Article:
A coronavirus outbreak on Mount Everest has infected at least 100 climbers and support staff, an expert mountaineering guide said, giving the first comprehensive estimate of the outbreak.
Austrian climbing guide, Lukas Furtenbach, has estimated there are hundreds of confirmed COVID-19 cases on the mountain despite denials from the Nepalese government. His estimate is based on confirmations from people working with the infected climbers.
Furtenbach spoke to the Associated Press in Kathmandu on Saturday, a week after cancelling his Everest expedition due to virus fears. So far, he is the only prominent outfitter who has cancelled their expedition amid virus concerns.
“I think with all the confirmed cases we know now — confirmed from [rescue] pilots, from insurance, from doctors, from expedition leaders — I have the positive tests so we can prove this,” He told the Associated Press.
“We have at least 100 people minimum positive for COVID in base camp, and then the numbers might be something like 150 or 200,” he said.
Furtenbach said one of his foreign guides and six Nepali Sherpa guides have tested positive for the virus. He also said it was obvious that there were many cases at the base camp because he could visibly see people were sick, and heard people coughing in their tents.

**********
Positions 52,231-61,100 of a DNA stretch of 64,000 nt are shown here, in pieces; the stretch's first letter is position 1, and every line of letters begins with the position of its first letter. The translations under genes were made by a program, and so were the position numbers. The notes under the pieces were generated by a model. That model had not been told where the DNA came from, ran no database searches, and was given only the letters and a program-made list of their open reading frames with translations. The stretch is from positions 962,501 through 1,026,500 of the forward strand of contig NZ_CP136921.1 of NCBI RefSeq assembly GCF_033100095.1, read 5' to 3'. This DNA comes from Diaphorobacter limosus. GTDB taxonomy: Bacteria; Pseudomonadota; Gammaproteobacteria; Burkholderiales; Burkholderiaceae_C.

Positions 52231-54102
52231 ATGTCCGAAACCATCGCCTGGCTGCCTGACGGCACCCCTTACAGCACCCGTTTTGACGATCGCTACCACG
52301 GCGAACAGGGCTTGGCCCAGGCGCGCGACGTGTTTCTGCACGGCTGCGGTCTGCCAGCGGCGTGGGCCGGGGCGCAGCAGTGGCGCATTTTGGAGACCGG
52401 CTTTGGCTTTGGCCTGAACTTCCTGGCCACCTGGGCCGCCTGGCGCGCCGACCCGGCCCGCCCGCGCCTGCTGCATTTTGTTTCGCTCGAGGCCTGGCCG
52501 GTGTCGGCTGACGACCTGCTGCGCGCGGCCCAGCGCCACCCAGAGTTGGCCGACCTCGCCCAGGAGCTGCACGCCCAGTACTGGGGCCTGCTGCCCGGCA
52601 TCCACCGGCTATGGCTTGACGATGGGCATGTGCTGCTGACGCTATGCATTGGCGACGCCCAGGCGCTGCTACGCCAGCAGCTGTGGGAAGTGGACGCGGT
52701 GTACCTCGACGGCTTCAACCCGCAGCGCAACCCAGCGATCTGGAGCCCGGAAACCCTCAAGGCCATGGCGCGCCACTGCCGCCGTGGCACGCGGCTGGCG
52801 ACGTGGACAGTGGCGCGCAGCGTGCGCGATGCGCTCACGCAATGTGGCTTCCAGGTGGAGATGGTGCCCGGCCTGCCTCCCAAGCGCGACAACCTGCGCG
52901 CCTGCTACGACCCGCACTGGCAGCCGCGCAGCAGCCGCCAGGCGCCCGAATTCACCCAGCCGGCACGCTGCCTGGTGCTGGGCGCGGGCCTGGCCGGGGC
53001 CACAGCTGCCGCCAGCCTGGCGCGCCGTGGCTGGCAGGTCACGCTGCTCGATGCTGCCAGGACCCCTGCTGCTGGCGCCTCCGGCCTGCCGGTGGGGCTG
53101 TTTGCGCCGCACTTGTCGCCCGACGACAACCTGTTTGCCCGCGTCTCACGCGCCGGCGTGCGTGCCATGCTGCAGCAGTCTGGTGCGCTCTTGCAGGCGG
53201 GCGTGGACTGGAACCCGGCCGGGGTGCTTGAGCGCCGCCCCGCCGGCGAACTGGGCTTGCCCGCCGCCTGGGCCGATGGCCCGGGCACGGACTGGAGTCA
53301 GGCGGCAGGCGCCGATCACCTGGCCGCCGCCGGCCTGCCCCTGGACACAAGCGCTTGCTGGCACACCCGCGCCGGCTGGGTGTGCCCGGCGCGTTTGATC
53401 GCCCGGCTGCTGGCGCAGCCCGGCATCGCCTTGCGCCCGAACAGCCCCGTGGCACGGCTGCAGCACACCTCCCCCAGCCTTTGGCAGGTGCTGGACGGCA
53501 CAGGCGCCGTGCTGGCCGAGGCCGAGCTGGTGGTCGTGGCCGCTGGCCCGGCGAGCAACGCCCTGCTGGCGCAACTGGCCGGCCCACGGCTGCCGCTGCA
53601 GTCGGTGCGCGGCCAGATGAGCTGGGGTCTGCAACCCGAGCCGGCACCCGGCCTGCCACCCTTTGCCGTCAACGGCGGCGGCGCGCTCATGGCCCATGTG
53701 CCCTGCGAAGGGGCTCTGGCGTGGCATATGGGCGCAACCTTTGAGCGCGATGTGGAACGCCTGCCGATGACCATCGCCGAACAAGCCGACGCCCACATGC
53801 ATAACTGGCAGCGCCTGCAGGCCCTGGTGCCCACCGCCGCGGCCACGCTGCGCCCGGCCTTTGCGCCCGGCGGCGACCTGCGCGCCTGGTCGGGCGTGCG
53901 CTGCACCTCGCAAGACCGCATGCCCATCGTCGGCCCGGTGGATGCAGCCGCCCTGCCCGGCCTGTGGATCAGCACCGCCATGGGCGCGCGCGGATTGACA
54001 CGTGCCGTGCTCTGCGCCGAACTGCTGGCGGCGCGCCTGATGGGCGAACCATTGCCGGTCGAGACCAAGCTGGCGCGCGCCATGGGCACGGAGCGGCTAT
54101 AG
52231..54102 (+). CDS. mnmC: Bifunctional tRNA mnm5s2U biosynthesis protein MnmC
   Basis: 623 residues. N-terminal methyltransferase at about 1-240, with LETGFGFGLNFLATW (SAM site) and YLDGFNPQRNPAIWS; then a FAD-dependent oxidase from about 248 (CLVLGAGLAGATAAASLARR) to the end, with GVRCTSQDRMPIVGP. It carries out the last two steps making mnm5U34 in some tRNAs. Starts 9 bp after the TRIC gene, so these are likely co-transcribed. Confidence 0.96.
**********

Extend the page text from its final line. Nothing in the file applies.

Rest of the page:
A total of 408 foreign climbers were granted permits to climb Everest this season, after climbing season had been cancelled last year. The climbers were aided by several hundred Sherpa guides and support staff who have been stationed at the base camp since April.
Nepalese mountaineering officials have routinely denied reports of COVID-19 cases among climbers or support staff at the base camps.
Furtenbach said most teams on the mountain were not carrying testing kits, and that before leaving base camp, his team helped conduct tests and said they confirmed two active cases. Most teams are still at the base camp, hoping for clear weather next week so they can move towards the submit before climbing season closes at the end of the month, Furtenbach said.
In April, a Norwegian climber became the first to test positive at the base camp. He was flown to Kathmandu, where he was then treated and sent home.
Due to Nepal’s surge in active cases, China canceled climbing from its side of Mount Everest.
Nepal reported 8,607 new infections and 177 deaths on Friday, bringing their totals since the pandemic began to over 497,000 confirmed COVID-19 cases and 6,024 confirmed deaths.
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